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Epidemiology of Infant Mortality

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Title: Epidemiology of Infant Mortality


1
Epidemiology of Infant Mortality
  • Melissa Hawkins, PhD
  • Epidemiology International
  • 11409 Cronhill Dr. Ste L
  • Owings Mills, MD 21117
  • Phone 410.581.9450
  • Fax 410.581.8864

2
Melissa Hawkins Bio
  • Principal, Epidemiology International
  • Adjunct faculty, Johns Hopkins Bloomberg School
    of Public Health, Department of Population and
    Family Health Sciences
  • 10 years research experience in perinatal and
    reproductive epidemiology
  • Click for selected readings

3
Learning Objectives
  • Describe and define the problem of infant
    mortality
  • Assess the relationship between infant mortality
    and life expectancy
  • Compare infant mortality rates in the U.S.
    relative to rates in other countries
  • Understand the relationship between birth weight,
    gestational age, and infant mortality

4
Performance Objectives
  • Define and identify the standard terminology used
    in reproductive health
  • Describe the two processes which can result in
    low birth weight
  • Identify the leading causes of infant, neonatal,
    and postneonatal mortality

5
Introduction
  • Infant mortality refers to the death of an infant
    during the first year of life
  • Number of deaths among infants under one year old
    per 1,000 live births in a given year
  • Worldwide, approximately 10 million infants die
    each year
  • More than 90 of these infant deaths occur in the
    developing world

6
Introduction
  • Worldwide, approximately 10 million infants die
    each year
  • In poorer countries, estimated 10-20 of all
    infants die before their first birthday
  • Only a small proportion occur in the U.S.
  • 2007 - 6.4 per 1,000
  • 2004 - 6.8 per 1,000
  • 2002 - 7.0 per 1,000
  • 28,000 infant deaths and 4,059,000 live births in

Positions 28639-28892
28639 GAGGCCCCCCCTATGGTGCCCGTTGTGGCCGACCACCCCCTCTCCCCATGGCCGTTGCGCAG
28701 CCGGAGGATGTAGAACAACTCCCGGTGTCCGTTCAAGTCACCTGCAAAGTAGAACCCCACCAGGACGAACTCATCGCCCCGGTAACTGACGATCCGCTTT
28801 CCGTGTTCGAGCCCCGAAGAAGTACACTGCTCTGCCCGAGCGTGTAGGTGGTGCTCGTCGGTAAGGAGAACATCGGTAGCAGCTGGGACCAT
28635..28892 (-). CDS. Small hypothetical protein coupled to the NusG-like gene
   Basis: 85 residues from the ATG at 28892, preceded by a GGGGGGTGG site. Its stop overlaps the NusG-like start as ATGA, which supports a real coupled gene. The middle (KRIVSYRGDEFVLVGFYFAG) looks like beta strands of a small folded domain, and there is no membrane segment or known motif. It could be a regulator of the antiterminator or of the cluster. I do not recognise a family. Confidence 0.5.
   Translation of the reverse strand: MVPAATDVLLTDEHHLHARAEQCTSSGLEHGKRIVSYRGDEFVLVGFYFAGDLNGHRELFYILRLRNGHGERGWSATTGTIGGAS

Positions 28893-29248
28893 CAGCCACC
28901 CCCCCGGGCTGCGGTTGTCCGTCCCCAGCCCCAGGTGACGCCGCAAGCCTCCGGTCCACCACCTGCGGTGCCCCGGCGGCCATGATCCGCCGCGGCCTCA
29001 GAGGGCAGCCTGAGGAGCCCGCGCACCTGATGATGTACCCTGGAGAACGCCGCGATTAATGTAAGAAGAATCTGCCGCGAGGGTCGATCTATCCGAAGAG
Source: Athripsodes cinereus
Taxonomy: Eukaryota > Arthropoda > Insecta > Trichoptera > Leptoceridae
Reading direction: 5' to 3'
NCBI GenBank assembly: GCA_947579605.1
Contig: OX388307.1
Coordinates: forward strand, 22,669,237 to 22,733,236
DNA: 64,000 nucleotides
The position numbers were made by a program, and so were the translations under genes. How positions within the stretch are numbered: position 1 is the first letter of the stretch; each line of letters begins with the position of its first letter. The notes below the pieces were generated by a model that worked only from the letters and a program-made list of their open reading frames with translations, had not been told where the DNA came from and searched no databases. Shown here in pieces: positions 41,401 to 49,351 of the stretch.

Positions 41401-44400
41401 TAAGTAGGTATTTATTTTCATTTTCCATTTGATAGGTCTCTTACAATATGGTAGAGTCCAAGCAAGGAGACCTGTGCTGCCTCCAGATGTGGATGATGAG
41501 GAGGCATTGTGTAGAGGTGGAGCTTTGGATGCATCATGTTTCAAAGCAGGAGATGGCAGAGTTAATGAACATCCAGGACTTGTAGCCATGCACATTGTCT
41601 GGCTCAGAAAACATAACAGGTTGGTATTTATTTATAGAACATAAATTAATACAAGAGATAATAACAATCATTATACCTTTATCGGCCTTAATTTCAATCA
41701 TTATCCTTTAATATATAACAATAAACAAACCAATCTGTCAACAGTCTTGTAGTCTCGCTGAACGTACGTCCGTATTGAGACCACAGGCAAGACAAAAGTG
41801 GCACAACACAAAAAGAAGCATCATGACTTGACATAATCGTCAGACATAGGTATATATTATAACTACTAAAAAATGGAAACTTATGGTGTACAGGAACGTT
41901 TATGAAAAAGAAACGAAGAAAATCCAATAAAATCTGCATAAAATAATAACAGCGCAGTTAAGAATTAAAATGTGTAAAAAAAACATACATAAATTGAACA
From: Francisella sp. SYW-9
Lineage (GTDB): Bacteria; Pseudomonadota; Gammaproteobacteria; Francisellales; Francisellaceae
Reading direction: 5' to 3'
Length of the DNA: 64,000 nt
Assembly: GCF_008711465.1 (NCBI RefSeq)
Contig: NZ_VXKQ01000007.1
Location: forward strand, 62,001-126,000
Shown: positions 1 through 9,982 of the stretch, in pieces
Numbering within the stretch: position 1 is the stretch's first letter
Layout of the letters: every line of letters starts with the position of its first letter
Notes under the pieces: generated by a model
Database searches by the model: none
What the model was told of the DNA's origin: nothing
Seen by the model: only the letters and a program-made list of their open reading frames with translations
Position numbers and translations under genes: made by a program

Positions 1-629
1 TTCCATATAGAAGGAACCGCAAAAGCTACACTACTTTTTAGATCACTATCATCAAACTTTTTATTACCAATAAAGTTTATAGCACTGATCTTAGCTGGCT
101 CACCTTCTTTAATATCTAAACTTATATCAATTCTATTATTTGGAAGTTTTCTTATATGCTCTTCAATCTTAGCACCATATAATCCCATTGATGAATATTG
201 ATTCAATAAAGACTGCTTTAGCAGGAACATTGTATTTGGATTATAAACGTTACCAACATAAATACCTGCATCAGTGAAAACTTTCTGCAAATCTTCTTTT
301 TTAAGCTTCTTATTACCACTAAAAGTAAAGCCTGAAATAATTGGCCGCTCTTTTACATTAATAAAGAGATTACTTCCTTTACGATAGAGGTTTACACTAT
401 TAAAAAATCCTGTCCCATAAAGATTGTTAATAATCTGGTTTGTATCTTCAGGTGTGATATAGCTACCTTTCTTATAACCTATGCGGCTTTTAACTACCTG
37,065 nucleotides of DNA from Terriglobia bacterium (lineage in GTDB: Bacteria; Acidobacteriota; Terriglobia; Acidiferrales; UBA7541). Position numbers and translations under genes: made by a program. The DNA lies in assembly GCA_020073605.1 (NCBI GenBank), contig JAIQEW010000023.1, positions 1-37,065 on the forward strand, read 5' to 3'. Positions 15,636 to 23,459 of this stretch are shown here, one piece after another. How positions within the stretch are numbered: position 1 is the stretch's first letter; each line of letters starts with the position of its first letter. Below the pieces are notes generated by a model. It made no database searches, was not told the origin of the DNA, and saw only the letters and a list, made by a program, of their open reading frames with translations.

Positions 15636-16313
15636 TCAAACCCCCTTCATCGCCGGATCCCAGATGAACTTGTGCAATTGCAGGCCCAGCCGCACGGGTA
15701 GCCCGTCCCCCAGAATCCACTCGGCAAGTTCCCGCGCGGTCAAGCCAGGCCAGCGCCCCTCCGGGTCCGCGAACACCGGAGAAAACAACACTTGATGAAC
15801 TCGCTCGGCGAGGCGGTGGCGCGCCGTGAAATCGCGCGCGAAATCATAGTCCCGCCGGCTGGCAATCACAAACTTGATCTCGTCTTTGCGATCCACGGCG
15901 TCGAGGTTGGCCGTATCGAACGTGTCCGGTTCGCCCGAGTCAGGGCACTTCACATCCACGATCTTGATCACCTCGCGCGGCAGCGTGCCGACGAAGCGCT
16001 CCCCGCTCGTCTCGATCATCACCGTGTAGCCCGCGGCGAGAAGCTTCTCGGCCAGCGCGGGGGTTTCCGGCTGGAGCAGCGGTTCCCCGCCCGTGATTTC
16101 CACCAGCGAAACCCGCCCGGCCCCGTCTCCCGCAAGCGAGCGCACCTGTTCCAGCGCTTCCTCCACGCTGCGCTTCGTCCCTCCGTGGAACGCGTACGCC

the U.S.

7
Infant Mortality in the U.S.
  • U.S. ranked 34th among industrialized countries
    in 2003
  • Rate about 45 higher than the rate for Japan,
    Sweden, or Singapore
  • Black infants continue to die at twice the rate
    of white infantsthis is referred to as the gap

8
Potential Reasons for Poor Ranking of U.S.
  • Measurement differences
  • Sources of data for rates
  • Debate over what to measure
  • First day mortality rates much greater for the
    U.S.

9
Potential Reasons for Poor Ranking of U.S.
  • Variations in registration of vital events
  • Not all countries subscribe to the WHO definition
    of a live birth
  • In many European countries, fetal deaths are not
    reported until after 28 weeks gestation, but
    earlier live births are reported
  • The higher incidence of low birth weight (LBW) in
    the U.S.

10
Causes of IM Developed and Developing Countries
  • Developed
  • Post neonatal
  • SIDS
  • Congenital anomalies
  • Injuries
  • Infection
  • Developing
  • Post neonatal
  • Infection
  • Malnutrition
  • Injury

11
Causes of IM Developed and Developing Countries
  • Developed
  • Neonatal
  • LBW
  • Congenital anomalies
  • Maternal complications
  • Developing
  • Neonatal
  • LBW
  • Trauma/asphyxia
  • Tetanus
  • Pneumonia

12
Developed and Developing Countries
  • Developed countries
  • Ratio NMPNM 341
  • Developing countries
  • Ratio NMPNM 112

13
Causes of Infant Mortality in U.S.
  • Leading causes of infant death
  • Congenital anomalies
  • Pre-Term Birth/Low Birth Weight
  • Sudden Infant Death Syndrome
  • Problems related to maternal complications of
    pregnancy
  • Problems related to complications of placenta,
    cord, membranes
  • Respiratory Distress Syndrome

14
Infant Mortality in Developing Countries
  • gt500,000 women die in childbirth worldwide
  • Lead causes are infection and postpartum
    hemorrhaging
  • Easily treated by skilled healthcare provider
  • Series of articles in Lancet in 2003 on reduction
    of global childhood mortality

15
Infant Mortality in Developing Countries
  • India, Nigeria, China, Pakistan, the Democratic
    Republic of Congo, and Ethiopia account for 50
    of the 10 million child deaths annually
  • Conclude that 2/3 of the 10 million child deaths
    worldwide could be prevented with existing
    knowledge and treatment
  • Focus on community-based interventions to
    identify and treat pneumonia

16
Low Birth Weight in Developing Countries
  • Higher rate of LBW primarily due to intrauterine
    growth restriction (IUGR) rather than preterm
    birth
  • Most important determinants are
  • low energy intake/low gestational weight gain
  • low pre-pregnancy body mass index (BMI)
  • short stature
  • primiparity
  • pregnancy-induced hypertension
  • cigarette smoking
  • malaria